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Favorite Poems: Selected from English and American Authors (1884)
Joseph H. Head
Previsualitzaciķ no disponible - 2008
angels bear beauty bells beneath bird blessed breast breath bright bring brow cold comes dark dead dear death deep door dream earth eyes face fair fall father fear feel feet fire flowers give glory gone grave hand hast hath hear heard heart heaven hills hope hour keep land leaves life's light lips live lonely look lost morning mother Nature never night o'er once pale passed past peace rest Ring rise river rock rose round seemed shine shore side sigh silent sleep smile song soon sorrow soul sound spirit stand stars stood summer sweet tears tell thee thing thou thought trees true truth turn voice wandering watched waves weary wild wind young youth
Pāgina 25 - THE DESERTED VILLAGE SWEET AUBURN! loveliest village of the plain; Where health and plenty cheered the labouring swain, Where smiling spring its earliest visit paid, And parting summer's lingering blooms delayed : Dear lovely bowers of innocence and ease, Seats of my youth, when every sport could please...
Pāgina 27 - Now came still evening on, and twilight gray Had in her sober livery all things clad ; Silence accompanied ; for beast and bird, They to their grassy couch, these to their nests, Were slunk, all but the wakeful nightingale, She all night long her amorous descant sung...
Pāgina 151 - Fresh as the first beam glittering on a sail, That brings our friends up from the underworld, Sad as the last which reddens over one That sinks with all we love below the verge ; So sad, so fresh, the days that are no more.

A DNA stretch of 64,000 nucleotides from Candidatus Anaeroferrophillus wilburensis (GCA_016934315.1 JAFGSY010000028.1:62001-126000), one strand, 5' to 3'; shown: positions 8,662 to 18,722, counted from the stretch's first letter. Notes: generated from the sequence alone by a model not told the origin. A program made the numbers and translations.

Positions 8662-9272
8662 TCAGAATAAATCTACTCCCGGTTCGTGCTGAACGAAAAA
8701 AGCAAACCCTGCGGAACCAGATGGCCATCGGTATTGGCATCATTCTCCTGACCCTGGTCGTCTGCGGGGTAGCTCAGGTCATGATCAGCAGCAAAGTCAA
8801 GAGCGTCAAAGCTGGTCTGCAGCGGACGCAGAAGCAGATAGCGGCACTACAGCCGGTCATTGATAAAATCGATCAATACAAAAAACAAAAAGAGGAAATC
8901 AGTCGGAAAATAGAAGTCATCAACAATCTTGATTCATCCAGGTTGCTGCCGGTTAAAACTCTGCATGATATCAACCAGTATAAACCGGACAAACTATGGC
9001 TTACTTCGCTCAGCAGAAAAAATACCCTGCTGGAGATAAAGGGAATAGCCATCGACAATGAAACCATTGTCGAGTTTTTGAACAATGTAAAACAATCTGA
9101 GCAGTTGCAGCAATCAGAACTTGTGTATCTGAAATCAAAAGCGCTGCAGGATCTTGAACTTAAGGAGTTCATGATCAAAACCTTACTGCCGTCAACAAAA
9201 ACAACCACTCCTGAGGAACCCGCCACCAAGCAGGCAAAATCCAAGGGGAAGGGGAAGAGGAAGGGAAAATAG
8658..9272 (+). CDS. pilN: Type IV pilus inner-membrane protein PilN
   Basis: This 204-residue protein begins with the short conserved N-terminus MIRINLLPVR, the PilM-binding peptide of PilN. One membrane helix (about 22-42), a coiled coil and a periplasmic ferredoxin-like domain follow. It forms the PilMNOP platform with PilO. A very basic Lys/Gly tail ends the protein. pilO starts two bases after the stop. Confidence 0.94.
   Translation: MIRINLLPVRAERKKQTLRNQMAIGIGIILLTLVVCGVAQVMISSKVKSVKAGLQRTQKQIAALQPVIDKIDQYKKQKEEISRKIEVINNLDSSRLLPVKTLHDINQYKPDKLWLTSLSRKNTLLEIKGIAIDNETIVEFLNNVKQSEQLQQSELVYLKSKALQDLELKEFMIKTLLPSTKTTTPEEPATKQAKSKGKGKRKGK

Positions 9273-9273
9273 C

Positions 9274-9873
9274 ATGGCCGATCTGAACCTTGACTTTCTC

Pāgina 26 - In all my wanderings round this world of care, In all my griefs - and God has given my share I still had hopes my latest hours to crown, Amidst these humble bowers to lay me down; To husband out life's taper at the close, And keep the flame from wasting by repose.
Pāgina 99 - But that the dread of something after death, — The undiscovered country, from whose bourn No traveller returns, — puzzles the will ; And makes us rather bear those ills we have, Than fly to others that we know not of? Thus conscience does make cowards of us all...
Pāgina 35 - Not a drum was heard, not a funeral note, As his corse to the rampart we hurried ; Not a soldier discharged his farewell shot O'er the grave where our hero we buried. We buried him darkly at dead of night, The sods with our bayonets turning ; By the struggling moonbeam's misty light And the lantern dimly burning.
Pāgina 178 - And the Raven, never flitting, still is sitting, still is sitting On the pallid bust of Pallas just above my chamber door; And his eyes have all the seeming of a demon's that is dreaming, And the lamp-light o'er him streaming throws his shadow on the floor: And my soul from out that shadow that lies floating on the floor Shall be lifted — nevermore...
Pāgina 159 - Near yonder copse, where once the garden smiled, And still where many a garden flower grows wild ; There, where a few torn shrubs the place disclose, The village preacher's modest mansion rose. A man he was, to all the country dear, And passing rich with forty pounds a year, Remote from towns he ran his godly race, Nor e'er had changed, nor wished to change, his place...
Pāgina 422 - It is not growing like a tree In bulk, doth make man better be; Or standing long an oak, three hundred year, To fall a log, at last, dry, bald, and sere: A lily of a day, Is fairer far, in May, Although it fall, and die that night; It was the plant, and flower of light. In small proportions, we just beauties see: And in short measures, life may perfect be.